In the early 1980s, the government offered Saudi farmers free land, and interest-free loans for machinery, fertiliser and seed, and guaranteed the sale of their crops. Al Kharj farmers responded enthusiastically and tapped the natural aquifers, installing centre-pivot irrigation systems that pump over 5,000 litres per minute onto circular plots up to a kilometre in diameter. These round patches of green, seen from the air, have become a distinctive feature of the area.

Today there are 15,000 to 17,000 wells in Al Kharj. Although most are around 200m deep, some probe well over a kilometre into the earth, pumping out water that is close to boiling point, and has to be allowed to cool in ponds before use.

By 1986, hundreds of thousands of tonnes of wheat were being produced at Al Kharj. In addition to bumper crops, grain elevators and a host of small industries, businesses and shops were established to provide products and services to farmers and labourers.

Though the subsidies were set aside a few years ago, more farmers than ever continue to grow crops. The fertile basin supports hundreds of small farms in addition to several large commercial farms. There are also large numbers of farms used as weekend retreats and summer homes by city dwellers in nearby Riyadh.

If farming is difficult to picture in the desert, a booming dairy farm challenges the imagination even more. Yet more than 120,000 head of cattle are raised at Al Kharj (Almarai has the largest dairy farm in the world here), and 80 percent of the dairy products produced in Saudi Arabia come from the area.

The Saudi dairy industry evolved slowly. The Arabian American Oil Company (Aramco) created the first commercial dairy farm in the 1960s. Twenty years later, larger dairies like Almarai were established in Al Kharj, importing Holstein Friesian cattle.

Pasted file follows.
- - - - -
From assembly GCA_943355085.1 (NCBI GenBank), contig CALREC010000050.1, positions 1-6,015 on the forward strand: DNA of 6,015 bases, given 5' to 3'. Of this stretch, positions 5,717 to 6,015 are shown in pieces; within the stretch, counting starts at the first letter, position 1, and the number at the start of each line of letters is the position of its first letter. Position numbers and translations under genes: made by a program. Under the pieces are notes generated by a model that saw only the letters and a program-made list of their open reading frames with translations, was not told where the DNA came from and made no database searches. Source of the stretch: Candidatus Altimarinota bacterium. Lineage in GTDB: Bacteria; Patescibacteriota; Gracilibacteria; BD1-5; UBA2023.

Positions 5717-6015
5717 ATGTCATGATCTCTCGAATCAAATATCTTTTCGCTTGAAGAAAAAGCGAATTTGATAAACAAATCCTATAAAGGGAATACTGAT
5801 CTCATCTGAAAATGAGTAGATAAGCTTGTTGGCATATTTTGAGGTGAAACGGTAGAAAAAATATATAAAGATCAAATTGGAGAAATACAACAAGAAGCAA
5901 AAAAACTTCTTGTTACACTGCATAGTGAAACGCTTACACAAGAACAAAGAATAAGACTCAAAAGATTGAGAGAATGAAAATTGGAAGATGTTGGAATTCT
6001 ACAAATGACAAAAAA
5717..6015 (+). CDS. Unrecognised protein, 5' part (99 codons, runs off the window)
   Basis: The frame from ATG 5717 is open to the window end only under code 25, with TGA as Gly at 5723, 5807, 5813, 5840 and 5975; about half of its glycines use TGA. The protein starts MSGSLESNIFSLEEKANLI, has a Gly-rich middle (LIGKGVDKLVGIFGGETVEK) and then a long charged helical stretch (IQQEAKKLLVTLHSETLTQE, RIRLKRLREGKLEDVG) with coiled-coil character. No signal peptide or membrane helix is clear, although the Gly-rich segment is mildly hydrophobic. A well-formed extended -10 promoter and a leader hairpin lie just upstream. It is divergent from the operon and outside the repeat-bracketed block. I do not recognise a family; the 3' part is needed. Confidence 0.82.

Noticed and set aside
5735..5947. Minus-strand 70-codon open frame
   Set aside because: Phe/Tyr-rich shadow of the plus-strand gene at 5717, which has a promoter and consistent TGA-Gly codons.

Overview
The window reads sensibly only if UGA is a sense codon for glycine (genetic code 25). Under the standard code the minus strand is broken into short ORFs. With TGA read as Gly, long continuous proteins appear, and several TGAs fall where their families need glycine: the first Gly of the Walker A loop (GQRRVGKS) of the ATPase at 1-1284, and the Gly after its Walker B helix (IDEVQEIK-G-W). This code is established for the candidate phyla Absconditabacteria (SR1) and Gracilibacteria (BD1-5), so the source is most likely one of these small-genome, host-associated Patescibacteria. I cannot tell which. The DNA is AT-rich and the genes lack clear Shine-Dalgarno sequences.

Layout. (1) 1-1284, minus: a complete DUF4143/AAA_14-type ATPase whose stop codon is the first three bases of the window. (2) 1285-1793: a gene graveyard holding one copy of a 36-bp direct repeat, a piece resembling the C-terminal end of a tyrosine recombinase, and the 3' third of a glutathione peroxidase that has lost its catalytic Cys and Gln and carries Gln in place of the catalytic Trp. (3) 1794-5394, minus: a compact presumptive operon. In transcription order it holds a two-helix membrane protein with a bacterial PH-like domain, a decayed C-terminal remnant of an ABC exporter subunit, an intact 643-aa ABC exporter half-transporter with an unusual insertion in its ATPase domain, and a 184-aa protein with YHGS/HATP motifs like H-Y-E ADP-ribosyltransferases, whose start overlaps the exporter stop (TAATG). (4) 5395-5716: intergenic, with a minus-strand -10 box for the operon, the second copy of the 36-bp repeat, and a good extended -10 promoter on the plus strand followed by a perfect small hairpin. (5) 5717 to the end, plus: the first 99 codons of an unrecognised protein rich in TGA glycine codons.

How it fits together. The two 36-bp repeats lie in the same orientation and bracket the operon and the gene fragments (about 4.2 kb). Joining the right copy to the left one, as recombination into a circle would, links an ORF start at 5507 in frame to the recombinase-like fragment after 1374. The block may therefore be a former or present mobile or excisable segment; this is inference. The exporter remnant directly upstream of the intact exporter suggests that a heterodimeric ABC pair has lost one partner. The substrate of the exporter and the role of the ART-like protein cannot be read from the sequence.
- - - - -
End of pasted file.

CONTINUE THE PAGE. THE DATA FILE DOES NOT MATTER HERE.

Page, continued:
The success of the dairy farming industry has made Saudi Arabia a prime exporter of dairy products in the Middle East. And the abundant supply of dairy cows has triggered a growing beef production programme. Several small farms in the area buy surplus bullocks, fatten them and sell them to Riyadh beef production companies.

The historic centre of Al Kharj still holds many of the traditional mud-brick homes with wooden ceiling beams supporting roofs made of dried palm leaves and mud. Modern buildings now surround the old section, a testament to the recent boom.
Al Kharj’s healthy economy was also boosted by nearby military installations. The large scope of Prince Sultan Air Base, which has some 25,000 personnel, and a military depot have contributed to the housing boom to the north and south of Al Kharj City. The presence of the air base has also triggered new industry, such as a ballistics factory.

In spite of the development it has undergone in the past two decades, the Al Kharj area retains much of its traditional charm. The area’s growth has improved the lives of countless residents. Those who move to urban centres tend to keep a small private farm as a second home where they spend weekends with family and close friends, enjoying the green environment and soothing setting that is characteristic of Al Kharj.